There also may be good reason for seeking a religion-based hospital. An Aug. 17, 2017, Huffington Post article titled Religious Hospitals Better? Study Says Catholic and Church-Run Hospitals More Efficient, Provide Superior Care by Daniel Burke, who wrote, “If you are looking to justify your preference for a Catholic hospital, here’s your excuse.”
Historically, Catholic hospitals followed Catholic dictates largely because they were staffed by Catholic nuns until 1960. In the 1960s, the population of nuns nosedived, forcing Catholic hospitals to become more secular. It therefore seems safe to put aside the Catholic conspiracy theory and look for more likely causes to the problem of getting advance directives recognized and acted upon.
The cause of the perceived problem with honoring patient end-of-life directives at St. Joseph Medical Center may have been pinpointed by panelist Gurpreet Dhillon’s opening remarks to the audience, when he asked, “How many of you have an advanced care directive?”
Most hands went up, and he said, “We’re working on how to make more reliability, so this information can get to the right person when you get (to the hospital). We’re working on the culture to get that done.” (Emphasis added.)
In response came the shouted question, “Can I be guaranteed?” to which Dhillon responded, “I can’t guarantee it. We’re working on making it more reliable.”
The problem, it seems, is not Catholicism but the issue of disorganized and mismanaged corporate healthcare manifested by the lack of compatible, accessible and fully implemented “electronic healthcare records” (EHR). The last published WA State Health Department count of Whatcom EHRs was 30, most of which cannot communicate with each other. By contrast, the state of Oregon has mandated that only one EHR be in effect.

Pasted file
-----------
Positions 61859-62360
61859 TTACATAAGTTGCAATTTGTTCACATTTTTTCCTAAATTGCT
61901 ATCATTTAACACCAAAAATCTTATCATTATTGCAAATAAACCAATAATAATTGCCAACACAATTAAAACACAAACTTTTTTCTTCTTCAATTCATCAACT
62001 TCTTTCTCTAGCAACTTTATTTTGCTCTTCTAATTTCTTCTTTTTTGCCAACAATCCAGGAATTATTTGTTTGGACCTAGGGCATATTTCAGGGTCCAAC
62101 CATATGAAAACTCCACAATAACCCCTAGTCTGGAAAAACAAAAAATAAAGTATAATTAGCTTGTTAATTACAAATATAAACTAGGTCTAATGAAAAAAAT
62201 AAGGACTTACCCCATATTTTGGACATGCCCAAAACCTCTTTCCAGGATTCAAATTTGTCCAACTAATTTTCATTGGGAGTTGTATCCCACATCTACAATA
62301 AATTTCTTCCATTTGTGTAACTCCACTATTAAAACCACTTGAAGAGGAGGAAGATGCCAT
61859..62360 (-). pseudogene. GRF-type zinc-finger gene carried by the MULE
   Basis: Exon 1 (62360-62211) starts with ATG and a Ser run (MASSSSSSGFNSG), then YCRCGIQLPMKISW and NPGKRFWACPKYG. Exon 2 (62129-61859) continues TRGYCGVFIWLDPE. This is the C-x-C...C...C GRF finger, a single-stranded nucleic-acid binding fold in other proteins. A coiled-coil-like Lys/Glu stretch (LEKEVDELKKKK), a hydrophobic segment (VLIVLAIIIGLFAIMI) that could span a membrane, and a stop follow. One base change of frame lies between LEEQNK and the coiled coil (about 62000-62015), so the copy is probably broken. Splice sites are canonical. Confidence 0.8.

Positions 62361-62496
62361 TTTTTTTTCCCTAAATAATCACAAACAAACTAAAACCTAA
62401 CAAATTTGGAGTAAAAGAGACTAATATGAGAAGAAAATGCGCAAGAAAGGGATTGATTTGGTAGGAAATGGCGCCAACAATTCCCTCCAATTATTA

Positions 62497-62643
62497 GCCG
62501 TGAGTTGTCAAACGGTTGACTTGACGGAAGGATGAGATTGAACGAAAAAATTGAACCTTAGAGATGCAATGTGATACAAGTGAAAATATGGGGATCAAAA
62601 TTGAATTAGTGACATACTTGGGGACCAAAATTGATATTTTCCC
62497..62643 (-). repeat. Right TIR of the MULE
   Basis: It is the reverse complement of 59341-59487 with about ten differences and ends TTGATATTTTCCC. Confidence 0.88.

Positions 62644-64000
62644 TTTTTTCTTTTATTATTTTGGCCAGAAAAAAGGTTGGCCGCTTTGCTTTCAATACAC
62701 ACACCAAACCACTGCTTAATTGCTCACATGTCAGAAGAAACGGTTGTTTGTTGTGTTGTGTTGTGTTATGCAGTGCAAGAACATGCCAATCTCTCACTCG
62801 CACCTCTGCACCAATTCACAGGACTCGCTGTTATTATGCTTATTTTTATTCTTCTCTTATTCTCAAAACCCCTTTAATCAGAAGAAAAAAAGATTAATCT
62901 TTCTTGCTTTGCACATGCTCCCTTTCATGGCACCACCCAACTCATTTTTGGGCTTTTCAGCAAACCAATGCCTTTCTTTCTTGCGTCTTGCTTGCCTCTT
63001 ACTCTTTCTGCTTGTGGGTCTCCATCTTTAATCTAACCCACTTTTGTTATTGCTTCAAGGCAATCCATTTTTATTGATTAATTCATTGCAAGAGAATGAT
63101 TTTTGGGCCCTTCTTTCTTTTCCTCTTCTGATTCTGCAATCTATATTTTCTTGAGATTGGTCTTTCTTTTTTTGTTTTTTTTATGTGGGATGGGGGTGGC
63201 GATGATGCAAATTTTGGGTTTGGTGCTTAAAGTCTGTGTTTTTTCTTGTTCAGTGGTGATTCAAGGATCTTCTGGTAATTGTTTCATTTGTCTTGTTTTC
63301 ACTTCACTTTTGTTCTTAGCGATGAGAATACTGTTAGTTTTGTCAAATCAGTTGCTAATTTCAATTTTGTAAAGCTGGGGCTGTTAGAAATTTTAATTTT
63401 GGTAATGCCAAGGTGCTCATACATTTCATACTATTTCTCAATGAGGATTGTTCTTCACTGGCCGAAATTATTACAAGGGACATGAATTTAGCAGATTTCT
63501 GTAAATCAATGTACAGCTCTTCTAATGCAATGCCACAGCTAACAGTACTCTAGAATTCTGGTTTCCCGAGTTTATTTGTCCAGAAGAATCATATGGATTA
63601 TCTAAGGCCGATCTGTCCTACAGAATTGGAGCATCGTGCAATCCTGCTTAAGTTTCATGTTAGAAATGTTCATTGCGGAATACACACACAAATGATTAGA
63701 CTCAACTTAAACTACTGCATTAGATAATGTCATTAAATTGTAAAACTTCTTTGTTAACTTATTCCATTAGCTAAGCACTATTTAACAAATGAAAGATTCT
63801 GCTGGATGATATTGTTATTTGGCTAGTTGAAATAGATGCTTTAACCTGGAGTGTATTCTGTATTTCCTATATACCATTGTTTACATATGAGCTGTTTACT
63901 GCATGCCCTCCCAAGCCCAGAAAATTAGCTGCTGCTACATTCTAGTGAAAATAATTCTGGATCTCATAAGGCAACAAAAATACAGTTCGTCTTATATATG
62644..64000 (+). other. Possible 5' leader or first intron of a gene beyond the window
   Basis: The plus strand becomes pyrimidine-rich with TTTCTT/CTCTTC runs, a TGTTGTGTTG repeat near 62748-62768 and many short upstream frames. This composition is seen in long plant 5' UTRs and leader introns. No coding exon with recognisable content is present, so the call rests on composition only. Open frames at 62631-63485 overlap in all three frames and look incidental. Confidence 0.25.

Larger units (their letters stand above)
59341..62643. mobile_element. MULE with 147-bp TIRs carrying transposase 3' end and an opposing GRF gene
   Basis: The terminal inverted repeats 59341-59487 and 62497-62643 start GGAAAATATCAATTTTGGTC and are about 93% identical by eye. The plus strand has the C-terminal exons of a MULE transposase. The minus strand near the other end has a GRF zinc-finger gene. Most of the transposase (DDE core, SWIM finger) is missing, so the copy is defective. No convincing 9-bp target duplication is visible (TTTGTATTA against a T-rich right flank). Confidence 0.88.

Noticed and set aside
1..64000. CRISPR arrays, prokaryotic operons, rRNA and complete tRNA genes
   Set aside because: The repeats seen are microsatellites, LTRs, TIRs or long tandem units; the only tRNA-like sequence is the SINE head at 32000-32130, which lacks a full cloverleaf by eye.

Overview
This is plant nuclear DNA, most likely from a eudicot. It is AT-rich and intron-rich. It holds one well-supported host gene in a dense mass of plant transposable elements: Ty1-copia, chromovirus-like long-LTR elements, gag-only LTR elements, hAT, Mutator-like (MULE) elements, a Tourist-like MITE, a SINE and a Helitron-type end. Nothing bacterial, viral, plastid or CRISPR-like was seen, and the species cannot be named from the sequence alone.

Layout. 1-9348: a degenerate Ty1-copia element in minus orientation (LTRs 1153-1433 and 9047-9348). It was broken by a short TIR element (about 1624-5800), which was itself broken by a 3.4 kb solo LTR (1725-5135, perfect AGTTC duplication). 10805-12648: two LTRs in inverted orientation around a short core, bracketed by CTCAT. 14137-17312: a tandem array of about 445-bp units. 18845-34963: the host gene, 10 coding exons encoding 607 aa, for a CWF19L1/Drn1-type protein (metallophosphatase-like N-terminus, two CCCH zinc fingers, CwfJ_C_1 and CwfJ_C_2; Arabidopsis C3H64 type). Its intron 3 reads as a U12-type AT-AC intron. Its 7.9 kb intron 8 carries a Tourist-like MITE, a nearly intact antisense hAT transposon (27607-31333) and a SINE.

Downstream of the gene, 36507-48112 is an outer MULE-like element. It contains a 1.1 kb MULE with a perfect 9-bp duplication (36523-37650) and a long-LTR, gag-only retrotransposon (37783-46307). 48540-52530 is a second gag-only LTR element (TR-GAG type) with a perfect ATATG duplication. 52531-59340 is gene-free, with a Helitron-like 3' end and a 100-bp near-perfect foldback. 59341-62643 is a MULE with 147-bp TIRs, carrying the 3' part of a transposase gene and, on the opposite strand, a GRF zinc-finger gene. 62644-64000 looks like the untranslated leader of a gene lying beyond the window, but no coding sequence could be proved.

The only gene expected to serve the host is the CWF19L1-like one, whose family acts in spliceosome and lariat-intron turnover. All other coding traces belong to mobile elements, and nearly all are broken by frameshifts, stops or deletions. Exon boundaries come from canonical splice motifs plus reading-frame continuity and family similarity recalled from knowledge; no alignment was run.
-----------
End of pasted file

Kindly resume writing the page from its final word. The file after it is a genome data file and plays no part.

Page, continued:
No other reliable destination that is universally accessible to every healthcare provider attending you at the end of your life is available in 2018. (For an in-depth look at EHR in Whatcom County see the Whatcom Watch October/November 2014 issue of my column Whatcom: Chronic & Acute article Patient Portal: A Magic Gateway to Healthcare Reform.)
I came away from the Rumors and Realities event with the astonishing realization that the public was by the show of hands further ahead in adopting end-of-life directives than is the healthcare system as represented by PeaceHealth and St. Joseph Medical Center.